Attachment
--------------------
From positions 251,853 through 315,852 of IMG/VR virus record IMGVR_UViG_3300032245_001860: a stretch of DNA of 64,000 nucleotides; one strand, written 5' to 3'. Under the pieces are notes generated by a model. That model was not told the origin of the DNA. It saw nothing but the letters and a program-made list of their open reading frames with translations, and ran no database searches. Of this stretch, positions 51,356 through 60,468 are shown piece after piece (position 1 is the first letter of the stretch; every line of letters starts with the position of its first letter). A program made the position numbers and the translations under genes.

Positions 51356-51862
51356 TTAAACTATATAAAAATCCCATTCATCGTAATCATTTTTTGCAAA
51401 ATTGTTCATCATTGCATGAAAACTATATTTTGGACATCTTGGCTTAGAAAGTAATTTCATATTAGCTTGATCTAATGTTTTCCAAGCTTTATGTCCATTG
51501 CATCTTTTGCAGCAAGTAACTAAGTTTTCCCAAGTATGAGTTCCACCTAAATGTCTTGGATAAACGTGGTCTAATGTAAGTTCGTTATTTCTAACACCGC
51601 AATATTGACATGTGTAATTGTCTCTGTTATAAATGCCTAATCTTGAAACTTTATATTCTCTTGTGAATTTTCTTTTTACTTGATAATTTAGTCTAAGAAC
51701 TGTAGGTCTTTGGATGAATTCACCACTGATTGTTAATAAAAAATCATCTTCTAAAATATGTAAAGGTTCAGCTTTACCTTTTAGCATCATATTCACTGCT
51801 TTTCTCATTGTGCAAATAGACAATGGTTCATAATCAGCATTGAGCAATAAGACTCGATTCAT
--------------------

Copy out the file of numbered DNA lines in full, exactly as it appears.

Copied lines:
From positions 251,853 through 315,852 of IMG/VR virus record IMGVR_UViG_3300032245_001860: a stretch of DNA of 64,000 nucleotides; one strand, written 5' to 3'. Under the pieces are notes generated by a model. That model was not told the origin of the DNA. It saw nothing but the letters and a program-made list of their open reading frames with translations, and ran no database searches. Of this stretch, positions 51,356 through 60,468 are shown piece after piece (position 1 is the first letter of the stretch; every line of letters starts with the position of its first letter). A program made the position numbers and the translations under genes.

Positions 51356-51862
51356 TTAAACTATATAAAAATCCCATTCATCGTAATCATTTTTTGCAAA
51401 ATTGTTCATCATTGCATGAAAACTATATTTTGGACATCTTGGCTTAGAAAGTAATTTCATATTAGCTTGATCTAATGTTTTCCAAGCTTTATGTCCATTG
51501 CATCTTTTGCAGCAAGTAACTAAGTTTTCCCAAGTATGAGTTCCACCTAAATGTCTTGGATAAACGTGGTCTAATGTAAGTTCGTTATTTCTAACACCGC
51601 AATATTGACATGTGTAATTGTCTCTGTTATAAATGCCTAATCTTGAAACTTTATATTCTCTTGTGAATTTTCTTTTTACTTGATAATTTAGTCTAAGAAC
51701 TGTAGGTCTTTGGATGAATTCACCACTGATTGTTAATAAAAAATCATCTTCTAAAATATGTAAAGGTTCAGCTTTACCTTTTAGCATCATATTCACTGCT
51801 TTTCTCATTGTGCAAATAGACAATGGTTCATAATCAGCATTGAGCAATAAGACTCGATTCAT